Former CDC Chief Tom Frieden: Coronavirus – These simple steps can make a real difference

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We’ve heard it over and over: Wash your hands. Stay home. Physical distancing and proper hygiene are not high-tech or exciting, but they remain the best and simplest ways to protect yourself and your family and to stop the spread of coronavirus in your community. Additionally, most of the steps are free.

These are high-value interventions: cost and effort are minimal, but the impact can be large.We’ve looked around the world for practical advice, and found this straightforward scientific article from Australia that we summarized here. No matter where you are, try these simple ways to keep yourself and your community safer.


At home

  • Many of us are spending most, if not all, of our time at home. Since even a few comings-and-goings from the house or apartment can expose a household member to the virus, it’s important to take measures to reduce your risk.  
  • Put a note on your front door to remind anyone entering to wash or sanitize their hands before doing anything else.  
  • Disinfect high-touch surfaces regularly: doorknobs, countertops, refrigerator handles, drawer pulls, faucets, remote controls, cell phones, and shared computers or tablets. Use ordinary household cleaner or wipes.         

If a member of your household is ill, relocate them, if possible, to a private room with a door that can be closed, and reserve a bathroom just for them. Meticulous cleaning of bathrooms and any commonly used areas is essential. An ill member of your household should ideally wear a mask, as should any other household member while they’re caring for the ill person from within six feet.

At essential businesses

Grocery stores, pharmacies, and other entities deemed essential remain open. If you or someone in your household is feeling sick, do not visit these essential businesses. If you are over the age of 60, or have a health condition such as heart disease, lung disease, or diabetes, do not visit these businesses. Arrange for delivery if you can, or ask a friend or neighbor for help.

If you’re feeling well, these simple, low-cost precautions can keep you and others at these businesses and in your home safer.


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If you work at an essential business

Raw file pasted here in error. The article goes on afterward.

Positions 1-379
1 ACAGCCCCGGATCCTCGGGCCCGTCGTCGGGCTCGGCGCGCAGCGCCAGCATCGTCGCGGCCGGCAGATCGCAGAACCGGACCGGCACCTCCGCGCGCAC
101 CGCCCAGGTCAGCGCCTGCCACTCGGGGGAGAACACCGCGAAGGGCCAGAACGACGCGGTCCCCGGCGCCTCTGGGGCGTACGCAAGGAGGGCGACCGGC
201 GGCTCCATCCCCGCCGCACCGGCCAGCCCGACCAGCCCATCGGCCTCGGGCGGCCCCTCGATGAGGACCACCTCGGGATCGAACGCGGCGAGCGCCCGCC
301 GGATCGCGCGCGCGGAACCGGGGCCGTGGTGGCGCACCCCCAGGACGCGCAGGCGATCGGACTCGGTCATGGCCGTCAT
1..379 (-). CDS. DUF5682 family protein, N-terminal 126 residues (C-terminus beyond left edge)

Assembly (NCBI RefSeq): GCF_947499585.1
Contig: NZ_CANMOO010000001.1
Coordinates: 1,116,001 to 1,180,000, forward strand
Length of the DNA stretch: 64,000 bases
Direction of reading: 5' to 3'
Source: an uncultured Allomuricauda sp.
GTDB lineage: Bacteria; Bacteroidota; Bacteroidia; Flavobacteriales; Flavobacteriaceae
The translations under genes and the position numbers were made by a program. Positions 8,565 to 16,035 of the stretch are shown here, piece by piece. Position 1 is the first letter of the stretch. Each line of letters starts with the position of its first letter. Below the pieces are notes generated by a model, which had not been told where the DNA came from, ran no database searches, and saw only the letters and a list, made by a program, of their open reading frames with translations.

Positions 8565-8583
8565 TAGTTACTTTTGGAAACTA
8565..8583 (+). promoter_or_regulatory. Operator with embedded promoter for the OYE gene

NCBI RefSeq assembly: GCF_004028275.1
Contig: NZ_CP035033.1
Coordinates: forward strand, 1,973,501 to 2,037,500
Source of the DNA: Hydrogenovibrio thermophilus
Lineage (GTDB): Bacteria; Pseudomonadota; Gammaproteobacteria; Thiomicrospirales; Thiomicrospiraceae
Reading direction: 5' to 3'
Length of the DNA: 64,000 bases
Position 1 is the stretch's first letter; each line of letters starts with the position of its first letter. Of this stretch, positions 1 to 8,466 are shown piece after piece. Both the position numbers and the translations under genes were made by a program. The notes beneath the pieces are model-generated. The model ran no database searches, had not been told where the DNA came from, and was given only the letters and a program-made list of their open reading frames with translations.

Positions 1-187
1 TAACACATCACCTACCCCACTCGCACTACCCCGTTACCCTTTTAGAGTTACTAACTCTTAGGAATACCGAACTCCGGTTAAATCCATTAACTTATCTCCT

• Place hand sanitizer at the entrance of your business and require that each person entering use it.  
  • Post reminders throughout employee areas to wash or sanitize their hands throughout the day.  
  • Disinfect high-touch surfaces frequently. These include checkout counters and credit card machines.  
  • Implement a no-handshaking-policy and maintain physical distancing of six feet to the greatest extent possible.  
  • Limit food-sharing, such as shared snack drawers and snack rooms.  
  • Cancel or reschedule any large in-person meetings or conduct meetings virtually via phone or videoconference.  
  • When taking breaks or eating, avoid common areas such as a break room or lunchroom. Stagger employee breaks to avoid crowding.  
  • Consider a staggered work schedule to reduce crowding and contact.  
  • Implement a strict stay-at-home policy for sick workers and ensure that sick workers are paid fully for their time off. Otherwise, they may be more likely to come in while ill.

If you visit an essential business

  • Wash or sanitize your hands before and after visiting a business.  
  • Avoid handling cash or passing payment cards to staff. If possible, use a tap-and-pay method.  
  • Do as much prep work before you go as possible (for example, calling to confirm your prescription is ready or pre-purchasing your groceries online for pick-up) to limit crowding and physical interaction with other customers and employees.  
  • Some grocery stores and other essential businesses are setting special hours just for older people; call ahead and take advantage of these special hours if you fall into the designated age category.

At childcare centers and schools (when they re-open)

In some areas, child care centers are deemed essential businesses and provide much-needed support for working parents. Whether you work at a child care center or have children who attend one, here are low-cost measures that can help reduce the spread of the virus.

  • Make up games about easy hygiene rules, such as not touching your face.  
  • Teach children proper hand-washing techniques, then set up a hand-washing schedule supervised by a staff member.  
  • Create games or activities that teach children how and why to cover their cough or sneeze.  
  • Regularly disinfect high-touch surfaces and objects, including countertops, books and shared toys.  
  • Stop activities that encourage children to move and mix between rooms.  
  • Insist that staff and children who feel ill must stay home, as must older staff and any medically vulnerable staff or students.


Reducing the spread of COVID-19 means disrupting many of our normal activities, but physical distancing and good hygiene are our best defenses. We all have a role to play, and these simple precautions can save lives.

Many thanks to Craig Dalton, Stephen Corbett and Anthea Katelaris, whose work provided the basis for these tips.